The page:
The United States Constitution, Art. I, Sec. 8, made provision for the calling of the State militias into Federal service, and reserved to the States the appointment of officers and the training of the militia. The whole government of the militia remained with the States, except when employed in the service of the United States. United States ex rel. Gillett v. Dern, 64 App.D.C. 81, 74 F.2d 485. By the National Defense Act of 1916, 39 Stat. 197, 32 U.S.C.A. § 1 et seq., the President was invested with power to call the 'Guard' into active Federal service pursuant to constitutional provision and in addition to order the federally recognized National Guard, as a reserve component of the National forces, into active federal service. 32 U.S.C.A. § 81. The only effective control exercised by the Government and the regular armed forces relative to organizing, equipping, training and policies of the National Guard of any of the States comes from the control of funds which may be granted to or withheld from the National Guard units pursuant to granting or withdrawing federal recognition. To obtain federal recognition, certain conditions and requirements must be met before application by the National Guard unit will be granted. The application is the voluntary act of the unit and cannot be required or enforced. The penalty is the loss of federal aid which includes funds and equipment.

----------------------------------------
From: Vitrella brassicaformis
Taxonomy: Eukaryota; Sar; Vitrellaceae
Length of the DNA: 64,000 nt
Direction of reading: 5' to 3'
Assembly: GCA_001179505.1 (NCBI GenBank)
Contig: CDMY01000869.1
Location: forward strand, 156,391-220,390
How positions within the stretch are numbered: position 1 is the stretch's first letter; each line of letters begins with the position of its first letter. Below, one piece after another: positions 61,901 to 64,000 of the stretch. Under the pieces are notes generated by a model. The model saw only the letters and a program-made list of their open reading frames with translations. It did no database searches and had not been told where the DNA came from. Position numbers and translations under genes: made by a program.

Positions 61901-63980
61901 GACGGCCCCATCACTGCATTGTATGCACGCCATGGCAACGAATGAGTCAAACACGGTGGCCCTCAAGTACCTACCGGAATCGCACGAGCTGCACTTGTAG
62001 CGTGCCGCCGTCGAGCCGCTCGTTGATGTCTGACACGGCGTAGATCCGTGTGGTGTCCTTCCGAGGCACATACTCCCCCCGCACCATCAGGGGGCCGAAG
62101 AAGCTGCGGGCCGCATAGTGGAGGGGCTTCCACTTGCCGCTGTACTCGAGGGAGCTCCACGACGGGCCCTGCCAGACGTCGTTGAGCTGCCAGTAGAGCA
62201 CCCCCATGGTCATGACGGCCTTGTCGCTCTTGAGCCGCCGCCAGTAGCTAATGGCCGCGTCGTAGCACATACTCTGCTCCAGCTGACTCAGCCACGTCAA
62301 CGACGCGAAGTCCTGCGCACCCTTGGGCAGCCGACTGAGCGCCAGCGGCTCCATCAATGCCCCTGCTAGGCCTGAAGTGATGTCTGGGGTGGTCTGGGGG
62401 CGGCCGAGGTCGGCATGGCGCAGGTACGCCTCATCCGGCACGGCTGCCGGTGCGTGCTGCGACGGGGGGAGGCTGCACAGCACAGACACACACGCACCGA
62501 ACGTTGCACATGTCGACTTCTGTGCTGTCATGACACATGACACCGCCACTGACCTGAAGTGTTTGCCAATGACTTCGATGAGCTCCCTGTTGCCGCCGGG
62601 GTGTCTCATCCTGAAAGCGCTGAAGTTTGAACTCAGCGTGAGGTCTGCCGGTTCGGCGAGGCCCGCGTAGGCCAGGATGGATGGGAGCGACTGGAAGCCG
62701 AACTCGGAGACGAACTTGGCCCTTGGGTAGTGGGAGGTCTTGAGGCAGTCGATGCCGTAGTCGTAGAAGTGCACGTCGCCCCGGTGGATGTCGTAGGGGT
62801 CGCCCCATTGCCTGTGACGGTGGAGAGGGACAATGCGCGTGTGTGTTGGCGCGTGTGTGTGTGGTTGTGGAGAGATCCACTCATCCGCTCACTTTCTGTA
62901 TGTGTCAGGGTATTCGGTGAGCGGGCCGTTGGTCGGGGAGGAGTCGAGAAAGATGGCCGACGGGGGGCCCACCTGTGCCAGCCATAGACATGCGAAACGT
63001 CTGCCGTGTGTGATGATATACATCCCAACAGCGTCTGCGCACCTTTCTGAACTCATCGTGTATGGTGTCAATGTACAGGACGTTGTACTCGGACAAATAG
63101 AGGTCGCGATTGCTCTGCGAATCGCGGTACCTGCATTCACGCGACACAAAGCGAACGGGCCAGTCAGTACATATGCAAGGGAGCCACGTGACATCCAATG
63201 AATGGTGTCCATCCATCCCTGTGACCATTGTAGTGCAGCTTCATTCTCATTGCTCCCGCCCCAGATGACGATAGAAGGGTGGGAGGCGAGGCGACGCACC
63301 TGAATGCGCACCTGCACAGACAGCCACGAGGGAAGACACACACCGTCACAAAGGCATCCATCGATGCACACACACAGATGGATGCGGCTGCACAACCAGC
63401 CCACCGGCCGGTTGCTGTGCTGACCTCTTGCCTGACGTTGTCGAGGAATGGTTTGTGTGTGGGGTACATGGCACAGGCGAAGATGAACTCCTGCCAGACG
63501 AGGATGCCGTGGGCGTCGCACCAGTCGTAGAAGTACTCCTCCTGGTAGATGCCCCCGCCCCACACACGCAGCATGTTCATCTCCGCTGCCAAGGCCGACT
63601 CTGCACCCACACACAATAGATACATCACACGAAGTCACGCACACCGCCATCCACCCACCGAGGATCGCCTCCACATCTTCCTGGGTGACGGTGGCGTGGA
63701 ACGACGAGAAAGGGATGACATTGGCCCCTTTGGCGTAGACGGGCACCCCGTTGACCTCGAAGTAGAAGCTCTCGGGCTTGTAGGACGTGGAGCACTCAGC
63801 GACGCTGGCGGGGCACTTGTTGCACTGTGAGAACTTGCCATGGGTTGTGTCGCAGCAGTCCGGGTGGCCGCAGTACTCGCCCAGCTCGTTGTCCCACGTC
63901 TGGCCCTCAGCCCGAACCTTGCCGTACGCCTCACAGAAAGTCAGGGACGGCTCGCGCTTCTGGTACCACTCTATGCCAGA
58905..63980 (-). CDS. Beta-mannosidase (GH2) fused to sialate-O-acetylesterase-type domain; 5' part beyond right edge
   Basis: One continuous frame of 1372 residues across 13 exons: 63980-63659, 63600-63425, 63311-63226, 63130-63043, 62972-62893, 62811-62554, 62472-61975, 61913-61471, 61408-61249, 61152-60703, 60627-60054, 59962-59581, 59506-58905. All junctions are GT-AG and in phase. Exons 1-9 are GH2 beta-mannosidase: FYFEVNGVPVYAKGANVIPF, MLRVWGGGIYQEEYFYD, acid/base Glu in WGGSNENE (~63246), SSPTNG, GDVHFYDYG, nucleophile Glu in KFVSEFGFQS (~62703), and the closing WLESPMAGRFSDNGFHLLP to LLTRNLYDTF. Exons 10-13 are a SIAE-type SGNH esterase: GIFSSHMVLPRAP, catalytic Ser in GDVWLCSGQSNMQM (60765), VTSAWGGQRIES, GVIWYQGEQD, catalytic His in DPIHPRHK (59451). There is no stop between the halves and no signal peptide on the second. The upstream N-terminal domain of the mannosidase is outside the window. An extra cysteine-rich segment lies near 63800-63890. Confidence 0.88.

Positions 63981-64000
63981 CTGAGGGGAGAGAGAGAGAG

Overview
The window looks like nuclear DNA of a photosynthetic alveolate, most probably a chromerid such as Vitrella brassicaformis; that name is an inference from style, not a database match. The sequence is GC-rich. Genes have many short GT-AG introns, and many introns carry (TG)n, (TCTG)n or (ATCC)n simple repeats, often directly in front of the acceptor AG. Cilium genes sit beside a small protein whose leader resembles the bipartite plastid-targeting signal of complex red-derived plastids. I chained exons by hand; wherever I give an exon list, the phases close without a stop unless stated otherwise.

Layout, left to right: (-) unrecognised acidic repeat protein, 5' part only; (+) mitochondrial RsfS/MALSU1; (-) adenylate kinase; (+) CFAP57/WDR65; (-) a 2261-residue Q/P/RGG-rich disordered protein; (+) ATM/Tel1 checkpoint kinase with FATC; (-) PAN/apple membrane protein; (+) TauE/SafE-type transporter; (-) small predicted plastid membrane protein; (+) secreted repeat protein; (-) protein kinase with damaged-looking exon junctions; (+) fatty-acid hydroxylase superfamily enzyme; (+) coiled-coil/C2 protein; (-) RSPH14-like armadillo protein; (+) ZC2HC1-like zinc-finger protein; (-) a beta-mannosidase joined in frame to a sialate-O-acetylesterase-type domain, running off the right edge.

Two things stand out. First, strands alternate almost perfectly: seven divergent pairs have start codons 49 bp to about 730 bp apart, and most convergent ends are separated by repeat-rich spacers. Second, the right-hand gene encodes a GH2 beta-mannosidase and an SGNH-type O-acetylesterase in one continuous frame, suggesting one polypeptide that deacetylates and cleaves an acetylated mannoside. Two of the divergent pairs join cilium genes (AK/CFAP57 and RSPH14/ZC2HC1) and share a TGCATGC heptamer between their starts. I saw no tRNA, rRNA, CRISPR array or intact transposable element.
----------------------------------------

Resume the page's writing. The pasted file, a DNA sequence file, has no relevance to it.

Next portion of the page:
While Truex was not an enlisted member of the National Guard, as a civilian employee he would be considered to be in the military service of the State. New York Military Law, McK.Consol.Laws, c. 36, §§ 1 and 19. And he should be so treated. It appears to be admitted that the National Guard Unit was not in the active military service of the United States at the time of the collision. Until the unit has been called into active duty, there can be no liability of the federal government for the conduct of the members of the National Guard. McCranie v. United States, 5 Cir., 199 F.2d 581, certiorari denied 345 U.S. 922, 73 S. Ct. 780, 97 L. Ed. 1354; Dover v. United States, 5 Cir., 192 F.2d 431; Williams v. United States, 10 Cir., 189 F.2d 607; United States ex rel. Gillett v. Dern, 64 App.D.C. 81, 74 F.2d 485; Satcher v. United States, D.C., 101 F.Supp. 919; Mackay v. United States, D.C., 88 F.Supp. 696; Glasgow v. United States, D.C., 95 F.Supp. 213; Gibson v. State, 173 Misc. 893, 19 N.Y.S.2d 405; Bianco v. Austin, 204 App.Div. 34, 197 N.Y.S. 328; Spence v. State, 159 Misc. 797, 288 N.Y.S. 1009.